Adds an applicant accepted to both UVA Darden and MIT Sloan, “I’d say the most important piece of ApplicantLab is that it works on your schedule! If you need to check things at 2 a.m., you know you can go into your account and start reviewing prep material or jotting down ideas for your essays. I found myself constantly going back to her videos for refreshers or ideas on how to start a particular essay.”


If you told Wich-Vila that she would be doing her own startup when she was at Harvard Business School, she would have laughed you out of one of the school’s modern tier-classrooms. A Princeton University undergrad who had been working for two international divisions of media magnate Rupert Murdoch’s NewsCorp, she had been told that an MBA would be useless. “James Murdoch (Rupert’s son) tried to convince me that business school was a waste of time,” she laughs.

Undaunted, she applied anyway and got into HBS. “I went in a little bit skeptical and grumpy that they had us take an entrepreneurship class as part of the required curriculum,” she says. “But then that class really opened my eyes. The case method is famous for a reason. It’s an amazingly effective way to learn. I am not normally a drinker of Kool-Aid, but I came out a true believer. In this case, they got me. I not only drank the Kool-Aid, but I also ingested the brochures.”

Yet, Wich-Vila isn’t shy to share strong opinions that might cause disagreement among business school deans and faculty who see a higher purpose in what they do. “Business schools,” she flatly tells ApplicantLab users, “are in fact a business, and what they live and die on is their brand. After all, it’s not as if you need an MBA to practice business. It’s not like there is a licensing exam at the end of your two years. The number one thing they need is a strong brand and at its core, the brand of a business school is built by the students it lets in.” 

Like most people in the business of helping applicants with elite admissions, it all happened pretty much by accident. After graduating from HBS, Wich-Vila would work her day job at a startup and on nights and weekends help candidates to HBS, Wharton, Kellogg and other top schools. “At that point, I was not charging for my advice,” she says. “I was doing it pro bono. Then, one day, an engineer I helped who got into Wharton told me, ‘I don’t know what your day job is but whatever it is, you need to quit and do MBA admissions consulting full time. You need to start making money from this.’”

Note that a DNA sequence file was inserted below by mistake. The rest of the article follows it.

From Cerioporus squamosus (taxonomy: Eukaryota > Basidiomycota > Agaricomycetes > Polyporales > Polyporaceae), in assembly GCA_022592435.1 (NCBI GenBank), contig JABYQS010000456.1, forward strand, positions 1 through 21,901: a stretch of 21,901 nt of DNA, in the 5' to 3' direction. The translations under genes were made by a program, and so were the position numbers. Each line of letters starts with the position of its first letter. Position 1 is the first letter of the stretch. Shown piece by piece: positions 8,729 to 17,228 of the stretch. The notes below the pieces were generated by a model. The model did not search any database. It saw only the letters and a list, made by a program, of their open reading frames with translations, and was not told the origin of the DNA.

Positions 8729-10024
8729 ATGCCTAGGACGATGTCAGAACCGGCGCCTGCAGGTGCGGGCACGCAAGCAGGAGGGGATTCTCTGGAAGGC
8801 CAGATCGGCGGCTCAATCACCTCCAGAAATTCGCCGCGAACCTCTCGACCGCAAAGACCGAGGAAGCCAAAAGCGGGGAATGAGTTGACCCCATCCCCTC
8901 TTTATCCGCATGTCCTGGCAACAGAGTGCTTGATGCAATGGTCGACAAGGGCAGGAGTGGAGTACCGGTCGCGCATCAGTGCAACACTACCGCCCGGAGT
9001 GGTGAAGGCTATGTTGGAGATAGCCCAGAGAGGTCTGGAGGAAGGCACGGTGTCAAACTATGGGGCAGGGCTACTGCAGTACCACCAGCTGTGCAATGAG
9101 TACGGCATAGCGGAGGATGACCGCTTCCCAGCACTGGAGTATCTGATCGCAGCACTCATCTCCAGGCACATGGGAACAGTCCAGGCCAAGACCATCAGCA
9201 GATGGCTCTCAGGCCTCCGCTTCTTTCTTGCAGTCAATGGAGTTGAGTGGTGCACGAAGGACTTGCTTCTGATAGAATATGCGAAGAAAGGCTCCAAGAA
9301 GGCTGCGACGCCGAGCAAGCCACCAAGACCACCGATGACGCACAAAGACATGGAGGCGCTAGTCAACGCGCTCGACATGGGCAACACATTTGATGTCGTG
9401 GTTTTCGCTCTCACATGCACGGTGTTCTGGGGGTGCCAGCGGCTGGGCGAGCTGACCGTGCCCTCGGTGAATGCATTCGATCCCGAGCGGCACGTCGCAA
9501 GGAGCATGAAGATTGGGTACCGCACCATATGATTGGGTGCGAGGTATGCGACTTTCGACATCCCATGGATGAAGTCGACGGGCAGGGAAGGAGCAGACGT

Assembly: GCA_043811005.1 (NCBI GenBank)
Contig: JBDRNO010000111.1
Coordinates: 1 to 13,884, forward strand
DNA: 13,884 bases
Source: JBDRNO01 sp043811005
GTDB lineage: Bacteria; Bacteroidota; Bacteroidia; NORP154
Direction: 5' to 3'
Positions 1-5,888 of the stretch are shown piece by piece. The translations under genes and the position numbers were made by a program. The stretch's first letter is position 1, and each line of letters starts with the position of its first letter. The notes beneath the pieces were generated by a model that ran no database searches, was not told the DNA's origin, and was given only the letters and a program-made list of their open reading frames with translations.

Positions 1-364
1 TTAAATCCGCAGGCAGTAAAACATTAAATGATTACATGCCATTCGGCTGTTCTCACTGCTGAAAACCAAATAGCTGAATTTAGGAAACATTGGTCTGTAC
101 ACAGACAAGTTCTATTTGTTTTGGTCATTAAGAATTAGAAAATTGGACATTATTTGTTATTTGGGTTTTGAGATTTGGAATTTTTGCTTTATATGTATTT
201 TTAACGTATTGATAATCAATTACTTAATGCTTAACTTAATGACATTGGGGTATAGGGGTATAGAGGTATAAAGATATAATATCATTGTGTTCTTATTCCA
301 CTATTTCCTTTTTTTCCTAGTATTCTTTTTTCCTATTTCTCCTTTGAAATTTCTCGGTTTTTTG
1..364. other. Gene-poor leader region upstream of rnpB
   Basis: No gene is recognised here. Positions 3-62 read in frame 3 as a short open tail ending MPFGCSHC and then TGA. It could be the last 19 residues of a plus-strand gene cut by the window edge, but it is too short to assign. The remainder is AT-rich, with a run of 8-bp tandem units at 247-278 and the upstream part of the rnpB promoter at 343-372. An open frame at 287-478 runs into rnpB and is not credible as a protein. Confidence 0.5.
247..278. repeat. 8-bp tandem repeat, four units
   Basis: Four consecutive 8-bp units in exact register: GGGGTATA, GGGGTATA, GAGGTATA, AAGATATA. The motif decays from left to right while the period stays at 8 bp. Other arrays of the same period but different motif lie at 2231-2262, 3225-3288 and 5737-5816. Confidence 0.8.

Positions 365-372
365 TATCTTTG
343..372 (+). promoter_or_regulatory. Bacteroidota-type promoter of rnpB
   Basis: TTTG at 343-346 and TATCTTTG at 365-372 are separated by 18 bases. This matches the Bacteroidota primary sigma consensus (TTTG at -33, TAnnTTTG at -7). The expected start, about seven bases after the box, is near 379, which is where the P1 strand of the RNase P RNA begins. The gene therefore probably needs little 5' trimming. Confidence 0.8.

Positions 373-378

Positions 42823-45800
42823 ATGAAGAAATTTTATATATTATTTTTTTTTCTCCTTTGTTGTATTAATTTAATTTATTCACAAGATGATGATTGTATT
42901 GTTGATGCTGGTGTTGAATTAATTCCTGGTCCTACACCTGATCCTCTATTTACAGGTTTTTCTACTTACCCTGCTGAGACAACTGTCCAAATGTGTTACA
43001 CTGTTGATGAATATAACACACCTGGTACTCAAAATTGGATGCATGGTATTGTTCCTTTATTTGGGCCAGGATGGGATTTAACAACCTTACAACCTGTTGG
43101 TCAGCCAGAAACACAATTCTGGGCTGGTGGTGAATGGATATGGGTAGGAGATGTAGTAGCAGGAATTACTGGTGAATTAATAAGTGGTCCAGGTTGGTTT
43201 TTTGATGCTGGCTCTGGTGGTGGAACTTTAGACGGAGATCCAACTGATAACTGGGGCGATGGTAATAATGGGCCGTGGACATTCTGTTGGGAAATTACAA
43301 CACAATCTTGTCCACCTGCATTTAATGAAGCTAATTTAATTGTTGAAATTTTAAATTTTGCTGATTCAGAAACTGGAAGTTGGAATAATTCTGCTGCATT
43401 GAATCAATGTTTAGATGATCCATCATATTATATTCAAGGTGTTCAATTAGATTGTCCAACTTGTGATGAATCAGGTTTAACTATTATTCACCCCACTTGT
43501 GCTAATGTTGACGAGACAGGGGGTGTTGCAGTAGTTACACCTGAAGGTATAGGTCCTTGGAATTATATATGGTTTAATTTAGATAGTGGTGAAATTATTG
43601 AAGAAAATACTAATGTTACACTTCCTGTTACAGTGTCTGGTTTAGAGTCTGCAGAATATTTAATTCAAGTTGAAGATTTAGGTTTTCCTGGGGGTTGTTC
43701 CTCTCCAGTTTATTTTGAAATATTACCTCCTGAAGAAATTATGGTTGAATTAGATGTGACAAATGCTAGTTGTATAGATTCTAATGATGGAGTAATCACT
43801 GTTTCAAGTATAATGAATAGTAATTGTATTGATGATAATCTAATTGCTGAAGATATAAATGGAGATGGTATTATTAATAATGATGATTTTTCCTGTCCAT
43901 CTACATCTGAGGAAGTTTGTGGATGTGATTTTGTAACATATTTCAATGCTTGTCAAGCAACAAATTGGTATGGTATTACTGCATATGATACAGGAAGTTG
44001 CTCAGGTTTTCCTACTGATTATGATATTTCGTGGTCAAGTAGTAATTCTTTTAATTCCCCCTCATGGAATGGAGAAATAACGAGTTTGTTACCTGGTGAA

ApplicantLab’s trademark logo

For at least a month, Wich-Vila recalls, she seriously considered putting out the proverbial shingle to do full-time admissions counseling. “But I started looking at the pricing and how much I would I would have to charge people to make a living from it,” she says. “It was like $300 an hour or $4,700 for a one-school package. I felt really uncomfortable charging that amount of money. My parents are public school teachers, and I didn’t use a consultant. I have this scrappy, social justice part of my value system. I thought it would be hypocritical of me to turn around and ask some kid for ten grand in exchange for what I know. I am a Latina and from a lower income background and it didn’t feel right.”

She registered the ApplicantLab name in 2010 and then filed for trademark protection for a logo that consists of a laboratory beaker filled with bubbling liquid, capped by a lit lightbulb, just before Christmas in 2012. Yet, it would take a couple of more years before the beta platform would launch. “It took me a really long time to take the admissions consulting practice and digitize it,” she acknowledges. “I had to think through what questions I ask people and what process I walk them through. I was testing out certain things on Google Docs and colorful Google spreadsheets. You think of admissions consulting as more of an art than a science, but a lot of it can be digitized.”

The first version of the platform, built by recent engineering graduates who were launching their own web design firm, went up in 2014. It had to be torn down and rebuilt. The latest and third iteration of ApplicantLab was the beneficiary of some contacts she made while pitching her business at a regional shark tank-like contest at UC-Irvine for Harvard Business School’s New Venture Competition in 2015. Her pitch won the audience’s favorite vote and some welcome funding from an angel investor who saw her on stage.